The most recent data from the UNCTAD World Investment Report shows that foreign direct investment (FDI) into Africa was down 21 percent in 2017 compared to the prior year. The decline is attributed primarily to lower commodity prices. More diversified exporters such as Ethiopia and Morocco fared better than those countries that are more dependent on commodity exports. Recently, commodity markets, particularly oil, have rebounded suggesting better macroeconomics for many countries which should improve the FDI numbers. We will know things have changed for the better when more economies look like Ethiopia and Morocco and the ability to attract investment is not tied to commodity prices.
Recently, we addressed the need to encourage high value trade and investment in Africa and to discourage unnecessary imports such as used clothing. It is especially important to finance the growth of the African private sector. This includes startups, established companies, and greenfield projects. These companies have the greatest potential for wealth generation and job creation. Companies in high value-added sectors like manufacturing and agro-processing import tools and machinery—items in which US companies are competitive. In other words by investing in African high value industries we create customers for US exports and strengthen trade relationships. In addition, the better jobs these businesses create would result in potential customers for American companies.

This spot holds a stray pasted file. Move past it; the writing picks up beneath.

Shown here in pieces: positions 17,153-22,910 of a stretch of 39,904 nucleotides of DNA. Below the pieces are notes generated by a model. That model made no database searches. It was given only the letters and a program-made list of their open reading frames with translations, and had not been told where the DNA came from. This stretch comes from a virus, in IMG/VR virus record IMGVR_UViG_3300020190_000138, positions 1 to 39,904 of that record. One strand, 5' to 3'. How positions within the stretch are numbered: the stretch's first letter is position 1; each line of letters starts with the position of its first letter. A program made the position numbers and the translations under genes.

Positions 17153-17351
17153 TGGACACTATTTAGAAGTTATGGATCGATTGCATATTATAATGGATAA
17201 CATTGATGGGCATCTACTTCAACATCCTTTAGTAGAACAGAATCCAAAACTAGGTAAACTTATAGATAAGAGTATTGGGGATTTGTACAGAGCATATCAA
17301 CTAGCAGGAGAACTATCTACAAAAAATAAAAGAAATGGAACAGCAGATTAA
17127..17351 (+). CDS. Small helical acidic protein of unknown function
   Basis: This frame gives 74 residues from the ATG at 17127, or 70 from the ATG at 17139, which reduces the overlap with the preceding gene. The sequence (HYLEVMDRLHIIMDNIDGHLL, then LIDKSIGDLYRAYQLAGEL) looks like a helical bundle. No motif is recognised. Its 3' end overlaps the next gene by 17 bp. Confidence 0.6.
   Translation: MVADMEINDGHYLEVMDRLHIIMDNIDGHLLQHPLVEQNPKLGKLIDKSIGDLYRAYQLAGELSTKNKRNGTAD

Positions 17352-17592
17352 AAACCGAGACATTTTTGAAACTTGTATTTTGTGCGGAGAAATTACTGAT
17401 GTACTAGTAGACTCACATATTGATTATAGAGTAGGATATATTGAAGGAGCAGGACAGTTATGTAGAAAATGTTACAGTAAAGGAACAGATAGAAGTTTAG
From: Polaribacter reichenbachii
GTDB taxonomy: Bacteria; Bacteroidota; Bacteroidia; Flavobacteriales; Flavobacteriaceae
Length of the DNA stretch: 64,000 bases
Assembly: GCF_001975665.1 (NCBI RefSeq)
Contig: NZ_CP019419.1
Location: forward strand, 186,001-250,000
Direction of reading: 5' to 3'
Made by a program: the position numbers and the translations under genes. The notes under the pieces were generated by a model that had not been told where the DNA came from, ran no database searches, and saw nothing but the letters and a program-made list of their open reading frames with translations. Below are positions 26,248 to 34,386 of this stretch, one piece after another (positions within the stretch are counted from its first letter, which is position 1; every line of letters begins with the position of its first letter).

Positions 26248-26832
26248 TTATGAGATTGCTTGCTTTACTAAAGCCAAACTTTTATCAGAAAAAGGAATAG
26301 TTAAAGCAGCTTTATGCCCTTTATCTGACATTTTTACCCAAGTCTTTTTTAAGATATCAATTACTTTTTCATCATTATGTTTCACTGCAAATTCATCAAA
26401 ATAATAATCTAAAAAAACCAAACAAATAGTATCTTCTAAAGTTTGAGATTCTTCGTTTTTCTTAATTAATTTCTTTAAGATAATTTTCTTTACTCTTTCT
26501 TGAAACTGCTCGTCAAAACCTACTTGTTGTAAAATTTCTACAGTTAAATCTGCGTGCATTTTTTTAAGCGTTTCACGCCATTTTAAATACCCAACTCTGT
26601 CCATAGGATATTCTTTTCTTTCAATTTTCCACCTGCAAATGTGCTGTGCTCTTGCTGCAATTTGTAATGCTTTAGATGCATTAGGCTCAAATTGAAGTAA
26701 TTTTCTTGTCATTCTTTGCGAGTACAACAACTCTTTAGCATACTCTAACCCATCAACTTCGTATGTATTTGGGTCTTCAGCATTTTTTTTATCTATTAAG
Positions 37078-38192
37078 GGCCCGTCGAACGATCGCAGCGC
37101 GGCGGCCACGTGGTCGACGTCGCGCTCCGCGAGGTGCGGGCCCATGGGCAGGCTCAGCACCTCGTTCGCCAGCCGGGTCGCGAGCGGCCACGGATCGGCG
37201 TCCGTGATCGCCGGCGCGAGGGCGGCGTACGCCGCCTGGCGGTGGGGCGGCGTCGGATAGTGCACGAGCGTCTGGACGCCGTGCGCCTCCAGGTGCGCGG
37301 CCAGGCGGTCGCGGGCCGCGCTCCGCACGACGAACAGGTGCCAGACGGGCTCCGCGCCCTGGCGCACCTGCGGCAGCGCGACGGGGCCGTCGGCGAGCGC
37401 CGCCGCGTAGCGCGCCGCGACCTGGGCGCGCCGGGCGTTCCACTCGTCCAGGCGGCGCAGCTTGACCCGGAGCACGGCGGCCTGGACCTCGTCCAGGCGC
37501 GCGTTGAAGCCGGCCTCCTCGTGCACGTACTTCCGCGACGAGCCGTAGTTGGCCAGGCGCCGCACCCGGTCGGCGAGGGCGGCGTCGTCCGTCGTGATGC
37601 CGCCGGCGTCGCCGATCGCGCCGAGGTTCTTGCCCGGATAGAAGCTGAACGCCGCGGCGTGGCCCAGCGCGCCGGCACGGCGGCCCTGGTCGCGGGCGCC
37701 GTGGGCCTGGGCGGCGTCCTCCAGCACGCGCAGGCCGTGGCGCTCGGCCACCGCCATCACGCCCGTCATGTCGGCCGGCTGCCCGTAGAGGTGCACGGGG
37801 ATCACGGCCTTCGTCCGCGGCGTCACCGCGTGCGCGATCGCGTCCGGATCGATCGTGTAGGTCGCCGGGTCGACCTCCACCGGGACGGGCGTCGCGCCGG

HOW AFRICA CREATES VALUE
Examples of high-value industries include:
Agribusiness. Investment opportunities exist at all stages of the agricultural value chain. Investors looking for some combination of growth, impact and disruption tend to prefer downstream businesses such as processing, as well as those inputs that support agribusiness such as equipment finance and cold storage.
Possible investors: DFIs, Private equity, Impact investors.
Manufacturing. Investors look for large and growing markets, either for export or FMCGs (Fast Moving Consumer Goods) in the domestic market. They also seek reliable, cost efficient processes that meet international quality standards.
Possible investors: Private equity, off takers in the supply chain with government DFI support.
Minerals Refining. Most African countries recognize the need to develop refining capacity in order to make the most out of their mineral resources.
Possible investors: Multinational refiners. Private equity